As signs point to a recovering global economy, the US dollar is steadily losing some of its safe-haven investors as they return to higher yielding investments. The dollar hit its lowest level in more than four months against a basket of major currencies today and bolstered assets perceived to have higher risk, such as emerging market currencies, including commodity-based units such as the Australian and New Zealand dollars.
The worldwide financial and economic situation has improved from a few months ago and that has hurt the USD and helped its major counterparty currencies, namely the euro and pound. Market participants said comments from Portugal 's finance minister that the European Union was not concerned about strength in the euro helped the single currency to extend gains.
Traders are now focusing their attention on the minutes from the Federal Reserve's policy-setting meeting on April 28-29, due later in the day.
Markets showed little reaction to German producer prices which fell 1.4% in April from the previous month, the sixth monthly decline. They were likely focused on the release of stronger than expected German ZEW figures. ZEW came in at 31.1, the highest reading in three years and well above expectations for a reading of 20. Analysts will look towards Thursday for the PMI report for further direction into the Eurozone economy. Look for the euro to continue to test the $1.40 level.
Today's comments by U.S. Treasury Secretary Timothy Geithner, who said the financial system was starting to heal after a period of severe trauma, helped to boost the euro to its 4-month peak.
The British pound climbed to a 5-month high against the USD, assisted by London 's FTSE index which was up 1.4% today. Helping the push higher was a sharp move in bank stocks as Britain held talks with investors to gauge their interest in buying a stake in the nationalized lenders.
The pound is being boosted by ongoing optimism that the UK economy is over the worst of the recession.
Meanwhile, a survey by the Confederation of British Industry, showed British manufacturing orders fell slightly more than expected but firms were more upbeat about the future than at any time since last September. Going forward, investors will be looking to UK retail sales and public finance data on Thursday.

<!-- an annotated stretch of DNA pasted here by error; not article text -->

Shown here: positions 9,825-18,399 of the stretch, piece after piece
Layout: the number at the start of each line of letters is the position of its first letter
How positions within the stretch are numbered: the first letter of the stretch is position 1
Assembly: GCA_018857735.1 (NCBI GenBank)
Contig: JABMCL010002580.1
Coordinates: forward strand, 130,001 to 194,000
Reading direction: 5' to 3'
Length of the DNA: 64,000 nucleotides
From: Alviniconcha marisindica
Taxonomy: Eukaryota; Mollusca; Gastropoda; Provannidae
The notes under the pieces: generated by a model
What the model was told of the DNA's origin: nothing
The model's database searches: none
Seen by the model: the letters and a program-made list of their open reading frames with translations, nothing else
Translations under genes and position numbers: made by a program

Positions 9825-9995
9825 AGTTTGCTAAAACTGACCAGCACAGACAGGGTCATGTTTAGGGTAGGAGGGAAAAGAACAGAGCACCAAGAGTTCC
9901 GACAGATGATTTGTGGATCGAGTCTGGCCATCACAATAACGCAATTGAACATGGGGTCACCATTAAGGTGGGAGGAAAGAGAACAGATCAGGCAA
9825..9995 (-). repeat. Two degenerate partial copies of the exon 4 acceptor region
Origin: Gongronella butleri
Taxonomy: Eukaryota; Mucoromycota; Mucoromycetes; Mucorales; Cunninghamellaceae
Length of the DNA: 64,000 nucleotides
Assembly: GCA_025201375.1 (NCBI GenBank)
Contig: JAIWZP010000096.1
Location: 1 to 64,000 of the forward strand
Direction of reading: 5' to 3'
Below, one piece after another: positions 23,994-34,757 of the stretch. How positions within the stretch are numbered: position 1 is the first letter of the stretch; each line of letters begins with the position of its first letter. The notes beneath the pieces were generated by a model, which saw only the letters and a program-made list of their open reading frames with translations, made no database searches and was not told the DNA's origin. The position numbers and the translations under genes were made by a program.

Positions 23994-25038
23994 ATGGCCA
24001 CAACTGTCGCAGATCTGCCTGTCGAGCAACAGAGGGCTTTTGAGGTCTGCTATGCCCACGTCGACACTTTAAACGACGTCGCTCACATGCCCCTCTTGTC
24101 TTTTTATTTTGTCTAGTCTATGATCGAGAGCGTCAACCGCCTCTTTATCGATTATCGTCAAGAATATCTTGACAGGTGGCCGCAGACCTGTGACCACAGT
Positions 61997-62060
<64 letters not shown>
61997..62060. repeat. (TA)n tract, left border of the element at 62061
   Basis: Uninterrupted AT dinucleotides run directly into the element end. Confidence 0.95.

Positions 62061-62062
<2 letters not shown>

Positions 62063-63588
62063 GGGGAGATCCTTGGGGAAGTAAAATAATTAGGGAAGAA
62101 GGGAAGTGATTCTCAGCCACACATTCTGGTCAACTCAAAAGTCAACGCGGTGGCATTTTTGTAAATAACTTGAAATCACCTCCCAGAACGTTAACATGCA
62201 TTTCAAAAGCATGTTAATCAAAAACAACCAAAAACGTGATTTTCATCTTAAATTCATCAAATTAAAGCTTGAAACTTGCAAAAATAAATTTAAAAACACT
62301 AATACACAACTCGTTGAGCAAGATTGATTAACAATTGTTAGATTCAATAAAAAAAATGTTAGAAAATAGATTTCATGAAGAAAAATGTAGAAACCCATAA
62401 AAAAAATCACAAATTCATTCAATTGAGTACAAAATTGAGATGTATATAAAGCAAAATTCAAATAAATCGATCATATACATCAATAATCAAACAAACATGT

The Japanese yen continued to trade within its recent ranges despite data released today showing Japan's economy shrank a record 4.0% in the first quarter as companies slashed investment and exports.
The Canadian dollar strengthened against the greenback as higher equities and stronger commodities supported the local currency. Look for the Canadian dollar to extend its rally as oil and gold remain well supported and risk appetite holds.
The Australian and New Zealand dollars continued to push higher with Aussie hitting a 71/2 month high against its US counterpart as rallying equities and rising commodity prices dominated the market.
The Aussie was able to recover after data showed a key measure of Australian consumer confidence fell in May, hurt by last week's debt-fuelled government budget and by worries about job losses. In line with the worsening mood among consumers, data also showed wages grew at a slower pace in the first quarter, and analysts predict more weakness in salaries as unemployment rises.
The New Zealand dollar has risen about 23% after hitting this year's low of $0.4895 in early March.
The Mexican peso strengthened sharply to a six-month high as investors remained optimistic that the worst of the economic slowdown was abating.
The peso gained ground for the third straight session and is trading at levels not seen since mid-November against the dollar.
10-Year Treasury Note Yield : 3.249%
Dow Jones Industrial Average : 8,573.45 + 98.36
This market summary is prepared by Union Bank's Global FX Department for the general information of its customers. It is based on the most accurate information currently available, but should not be considered investment advice or a guarantee of future exchange rates or trends.